by Emlyn Pugh
“Right, how do we want to do this? I know, let’s start gently with, ‘Welcome back to the show’ before the break…then we’ll go with the classic segue, ‘Someone else with high hopes is…’ Make sure you inflect at the end there. And we’ll finish with an epic, ‘Twenty nervous contestants…but only one…will change…his life…forever!!!’”
“OK, got it, no need to shout. Let’s lay it down.”
From the high notes of The Voice to the high-octane action of Amazing Race, the sharp teeth of Shark Tank to the silky tones of American Idol, the unrelenting behemoth of a genre that is competition reality (love it or hate it) comes lovingly adorned and structured with voiceover (VO) and host links.
For competition reality (CR) editors, it’s the opening gambit, the spine of the timeline, the connective glue betwixt common themes and sometimes totally unrelated narrative and other challenges. We’ve all been there, expertly fumbling to connect our edit software to the microphone until surrendering and summoning our tech-savvy assistant to make it work. Capturing our own scratchy scratch copy.
Wincing at the sound of our own voice, yet comforted by the thought that it will eventually be replaced by the show host’s velvety purr. Bed down a cue, cut over the B-roll and season with sound design; done. Move on to the next sequence. But what happens when that guiding VO light goes out, aside from wrestling with a microphone and pop shield a lot less often? Constructing a two-hour network CR show, with no VO or host links, takes some serious storytelling craft. That’s what has been happening on America’s Got Talent.
Having just finished its 11th season, AGT has totally done away with VO and presenter links for its pre-recorded audition shows. The spaces have been filled with scripted and storyboarded season premiere openers, montages of the auditions and audition “process,” and unscripted reality moments, crafted to lead — or mislead — the audience in the direction of the next performance. But what does this mean in real edit terms? Well, what was formerly a single mono audio track (easily interchangeable if the story goes in a different direction) is now a compression of a huge variety and volume of footage, meticulously organized, whittled and weaved to get us from point A to point B.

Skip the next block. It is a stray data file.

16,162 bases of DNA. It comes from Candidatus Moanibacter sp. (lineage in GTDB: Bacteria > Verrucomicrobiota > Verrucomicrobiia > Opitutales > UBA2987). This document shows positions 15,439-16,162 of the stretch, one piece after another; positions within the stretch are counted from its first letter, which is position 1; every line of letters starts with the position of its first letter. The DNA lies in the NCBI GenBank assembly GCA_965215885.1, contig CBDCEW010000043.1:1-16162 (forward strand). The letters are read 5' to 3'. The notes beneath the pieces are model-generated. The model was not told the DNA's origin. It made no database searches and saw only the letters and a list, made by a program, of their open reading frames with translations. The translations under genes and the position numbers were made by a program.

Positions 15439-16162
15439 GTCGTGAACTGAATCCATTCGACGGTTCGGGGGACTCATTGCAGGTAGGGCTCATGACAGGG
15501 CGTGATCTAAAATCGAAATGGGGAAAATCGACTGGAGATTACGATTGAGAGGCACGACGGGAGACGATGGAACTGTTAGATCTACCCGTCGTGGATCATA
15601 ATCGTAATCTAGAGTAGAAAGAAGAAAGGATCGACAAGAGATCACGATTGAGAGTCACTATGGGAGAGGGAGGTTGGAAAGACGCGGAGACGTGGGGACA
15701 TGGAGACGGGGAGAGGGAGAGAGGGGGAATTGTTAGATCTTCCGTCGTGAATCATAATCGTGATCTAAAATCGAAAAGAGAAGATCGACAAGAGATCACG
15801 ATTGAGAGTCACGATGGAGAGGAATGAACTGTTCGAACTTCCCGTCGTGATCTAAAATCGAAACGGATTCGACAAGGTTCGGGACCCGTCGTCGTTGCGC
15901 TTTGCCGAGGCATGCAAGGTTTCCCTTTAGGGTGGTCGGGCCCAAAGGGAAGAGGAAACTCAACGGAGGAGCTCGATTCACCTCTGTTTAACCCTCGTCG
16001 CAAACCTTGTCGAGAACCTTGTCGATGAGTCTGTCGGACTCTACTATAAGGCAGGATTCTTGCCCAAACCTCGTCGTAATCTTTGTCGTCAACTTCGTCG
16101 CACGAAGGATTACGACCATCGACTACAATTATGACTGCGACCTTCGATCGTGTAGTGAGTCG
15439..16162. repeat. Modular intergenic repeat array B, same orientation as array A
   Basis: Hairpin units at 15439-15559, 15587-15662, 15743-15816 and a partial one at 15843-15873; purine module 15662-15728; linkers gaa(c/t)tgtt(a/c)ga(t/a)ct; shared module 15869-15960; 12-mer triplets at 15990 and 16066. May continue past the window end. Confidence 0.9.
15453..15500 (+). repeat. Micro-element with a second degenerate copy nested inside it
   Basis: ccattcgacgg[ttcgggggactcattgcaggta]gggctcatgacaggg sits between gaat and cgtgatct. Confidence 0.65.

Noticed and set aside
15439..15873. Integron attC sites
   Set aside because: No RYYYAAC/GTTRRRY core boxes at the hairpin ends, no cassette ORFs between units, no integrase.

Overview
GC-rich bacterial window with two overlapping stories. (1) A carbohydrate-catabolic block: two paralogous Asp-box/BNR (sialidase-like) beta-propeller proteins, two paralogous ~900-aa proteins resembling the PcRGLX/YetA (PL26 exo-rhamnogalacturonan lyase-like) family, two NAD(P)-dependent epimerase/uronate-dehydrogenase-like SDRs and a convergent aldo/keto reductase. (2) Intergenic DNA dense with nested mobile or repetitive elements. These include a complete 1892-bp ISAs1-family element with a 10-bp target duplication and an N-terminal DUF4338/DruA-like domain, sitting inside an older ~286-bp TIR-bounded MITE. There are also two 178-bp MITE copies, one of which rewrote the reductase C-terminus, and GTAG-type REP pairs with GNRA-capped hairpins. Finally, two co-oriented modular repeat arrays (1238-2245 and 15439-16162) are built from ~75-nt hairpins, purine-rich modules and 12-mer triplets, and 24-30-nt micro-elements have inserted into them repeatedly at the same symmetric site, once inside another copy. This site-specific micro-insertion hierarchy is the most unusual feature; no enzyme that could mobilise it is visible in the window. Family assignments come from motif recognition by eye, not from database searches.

Losing the VO was originally conceptualized in Season Seven, because show producers thought it was taking away from the flow of the cuts. Therefore, the editors began to craft their sequences, where possible, without VO sign-posting every move. With revolution comes evolution; each season, the volume and style of the content has diversified and developed. Fast-forward to the present season and it has grown into a project not for the faint-hearted.
With AGT being a variety CR show, you can imagine the smorgasbord of contestants and content: Dancing dogs, daredevils, magicians and mime artists. Multiply that by shooting 24 days of preliminary audition reality, shot by six electronic news-gathering and reality crews in nine cities. Then add 13 videotape recording (VTR) audition days, with a 14-camera bank (mixed frame rate) multi-cam. Bolt on the surrounding contestant reality, master and on-the-fly interviews and judges’ moments (on set and in their green room). We are now talking the foundations of a project propping up 100 TB of raw and transcoded media. So what’s the solution to making this mountain into a molehill? The sort.
“It’s a mind-blowing amount of footage,” exclaims our lead assistant editor, Chris Peters. “On top of the VTR multi-cam shoot, we can be handling 2 TBs a day of raw footage, all at different frame rates, formats and codecs. On a VTR day, there can be over 26 cameras rolling simultaneously; we run out of letters in the alphabet to categorize them. But we treat everything shot as if it’s the priority and sort it so it can be recalled at a moment’s notice. Every piece of footage gets labeled and categorized, no matter how unimportant or obscure it may seem. It could be the piece which makes the entire season!”
It’s an incredible feat of media management. For the audition reality sort alone, there are over 18,000 individually labeled sub-clips of material, all strung out and organized into 50 sequences per shoot day to be at the editor’s fingertips instantly. That’s without going into 600-plus sequences of B-roll string-outs. Then, for editors, to take a step back and look at the matrix of material laid before us, it is a feast of footage and a banquet of B-roll. Personally speaking, there is huge satisfaction for an editor to tell an entire story without the need for commentary. The possibilities open up and we, in essence, become the writers of the piece.
Looking forward, is losing the copy the wave of the future? Could reality replace VO altogether on CR shows? Of course not. Writing good, funny and succinct VO is an art, and totally necessary when explaining a complicated task or challenge. However, speaking as an editor, it is a lot more fun and rewarding to craft without it.